Our neighbours have earned their boasting rights in gaining a gold medal before us. Let us use this as fuel in moving forward. We must learn from other countries that have been continually performing well. Countries such as Australia have a lesser population than us (24 million as of 2016), in comparison to our near 30 million population. Yet, their sports development is central in raising their young, grooming of future champions become easier, and the support they gain from the public ensures the continuity of the sports. Not only that, as Australia is a developed nation with a land mass larger than us, they’ve succeeded in developing every city, every stadium is filled, they watch their own television shows, they cheer on their local athletes to the extent that they’re the only nation that plays ‘Aussie footy’. It’s a common jibe we Malaysians make to Singapore, that their small population and small land mass makes it easier for them to develop. We should not be looking for any more excuses, as we have the population, the brains, the natural resources to ensure we become the roaring tiger of old.

However, sports is only an indication. The great football teams of Brazil and Argentina have long been associated with success, however the development of their nation tells a different story. This is where Malaysia is destined to only grow bigger, and fortunate enough that we already live in a social climate ripe for growth. But the mindset needs to be correct. The mindset of positivity and not of insecurity must be developed in our children, knowing that Malaysia provides them ample opportunity for future successes. Implement the idea that we are akin to the American dream of ASEAN, and that only through healthy competition will we prosper in the right ways. Religious doctrine indoctrinated in the wrong ways will hold back our development, and Malaysia needs to have continued discourse in acknowledging the good and the bad, what is acceptable and what is not, so long as the identity of Malaysia is maintained.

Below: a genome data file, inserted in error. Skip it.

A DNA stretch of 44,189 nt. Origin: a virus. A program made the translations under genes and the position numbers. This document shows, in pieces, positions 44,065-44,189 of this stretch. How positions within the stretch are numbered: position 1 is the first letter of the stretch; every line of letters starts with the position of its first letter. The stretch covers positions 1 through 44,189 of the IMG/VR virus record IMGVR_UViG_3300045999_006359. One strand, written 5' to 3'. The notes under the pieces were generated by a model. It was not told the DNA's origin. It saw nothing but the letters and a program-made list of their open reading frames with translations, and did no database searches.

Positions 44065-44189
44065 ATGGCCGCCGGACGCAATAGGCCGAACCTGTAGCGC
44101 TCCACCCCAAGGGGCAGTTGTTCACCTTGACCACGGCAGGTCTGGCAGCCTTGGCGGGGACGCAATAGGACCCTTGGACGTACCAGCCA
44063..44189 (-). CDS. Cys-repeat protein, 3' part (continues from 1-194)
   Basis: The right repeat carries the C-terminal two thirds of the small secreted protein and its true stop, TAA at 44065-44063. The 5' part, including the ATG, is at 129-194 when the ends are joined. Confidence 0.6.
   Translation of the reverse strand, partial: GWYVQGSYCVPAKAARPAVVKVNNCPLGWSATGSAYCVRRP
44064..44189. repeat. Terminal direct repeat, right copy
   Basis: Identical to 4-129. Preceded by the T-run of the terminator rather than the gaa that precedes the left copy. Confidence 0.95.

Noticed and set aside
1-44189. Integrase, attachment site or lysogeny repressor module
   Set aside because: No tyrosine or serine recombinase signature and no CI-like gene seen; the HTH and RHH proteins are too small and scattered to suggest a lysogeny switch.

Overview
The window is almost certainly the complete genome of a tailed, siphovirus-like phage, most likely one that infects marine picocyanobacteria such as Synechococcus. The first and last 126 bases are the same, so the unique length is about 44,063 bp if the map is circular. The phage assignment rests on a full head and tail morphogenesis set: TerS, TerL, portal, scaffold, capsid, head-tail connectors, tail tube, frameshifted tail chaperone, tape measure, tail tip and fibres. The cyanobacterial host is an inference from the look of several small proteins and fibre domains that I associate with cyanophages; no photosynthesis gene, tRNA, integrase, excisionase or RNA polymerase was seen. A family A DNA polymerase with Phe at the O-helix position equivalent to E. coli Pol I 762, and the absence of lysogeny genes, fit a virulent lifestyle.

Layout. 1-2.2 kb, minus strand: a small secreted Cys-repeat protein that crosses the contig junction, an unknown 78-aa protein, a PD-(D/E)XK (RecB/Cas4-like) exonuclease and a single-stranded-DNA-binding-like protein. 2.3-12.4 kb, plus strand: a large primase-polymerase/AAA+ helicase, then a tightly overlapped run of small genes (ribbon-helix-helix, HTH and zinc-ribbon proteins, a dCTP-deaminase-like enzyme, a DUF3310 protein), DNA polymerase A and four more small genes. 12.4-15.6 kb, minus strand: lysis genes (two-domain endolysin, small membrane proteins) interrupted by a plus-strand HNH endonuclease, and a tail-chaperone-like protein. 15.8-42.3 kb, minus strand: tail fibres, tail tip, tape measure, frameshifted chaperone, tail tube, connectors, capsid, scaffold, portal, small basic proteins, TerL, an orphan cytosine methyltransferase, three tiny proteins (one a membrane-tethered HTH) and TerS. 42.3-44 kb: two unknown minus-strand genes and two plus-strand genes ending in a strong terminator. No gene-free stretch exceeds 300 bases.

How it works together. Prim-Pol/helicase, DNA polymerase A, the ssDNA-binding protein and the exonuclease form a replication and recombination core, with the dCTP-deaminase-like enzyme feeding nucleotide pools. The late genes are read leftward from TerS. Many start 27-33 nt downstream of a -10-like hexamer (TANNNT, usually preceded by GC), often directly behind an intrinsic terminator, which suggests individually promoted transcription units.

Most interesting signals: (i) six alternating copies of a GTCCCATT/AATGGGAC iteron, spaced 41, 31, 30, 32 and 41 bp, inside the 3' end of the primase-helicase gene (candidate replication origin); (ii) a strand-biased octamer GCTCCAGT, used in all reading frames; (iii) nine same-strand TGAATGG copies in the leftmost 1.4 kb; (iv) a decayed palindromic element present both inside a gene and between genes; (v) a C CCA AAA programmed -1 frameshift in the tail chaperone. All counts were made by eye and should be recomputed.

At this juncture, I applaud the recent efforts by the Ministry of Youth and Sports, in highlighting our lack of grassroot development in sports and ensuring that more effort is placed for its growth, and suggesting that the Education Ministry be involved in ensuring better development for the young, and also the Ministry of Higher Education in highlighting the little known successes of education in their ‘Soaring Upwards’ campaign.

Unity is a pillar for any country. However, unity’s greatest destruction is led by a lack of belief in a cause. United we must remain through education, through language, through acceptance of differing beliefs and mindsets. We need to refrain from anti-social practices, and ensure that we emphasise on the importance of a more inclusive society; otherwise calling ourselves a ‘melting pot’ of culture will be redundant.

Nation building is not only dependant on governance, but of the whole nation. We as individuals all play a crucial role in allowing for our views to be heard, to ensure a constant development of the correct mindset in society, a vision and a dream that we can all look forward to. No different when Tuanku Abdul Rahman repeated the words of Merdeka, uniting the nation and fuelling the sense of patriotism in what could possibly be for this beautiful country we call home, 59 years ago. What do we feel when we hear the word Merdeka? We must feel a sense of belonging, and that we must always look forward to the next step. But what we truly need to ask ourselves is this – are we, as individuals, truly representative of the country that we wish to be? That we practice the very characteristics of a developed nation? They say that change must begin with ourselves. And so, if we are not pushing ourselves to become better individuals, which would lead to a better society, then what more can we hope for from others? Let’s not bicker, let’s not condemn, but let us look at ourselves, for who and how we are today, is the Malaysia of tomorrow. Let’s remind ourselves that the children of today would not exist without our forefathers, and so this collective responsibility is ours alone to bear, together as a nation.

Selamat Menyambut Hari Merdeka, Malaysia. Tanah tumpahnya darahku.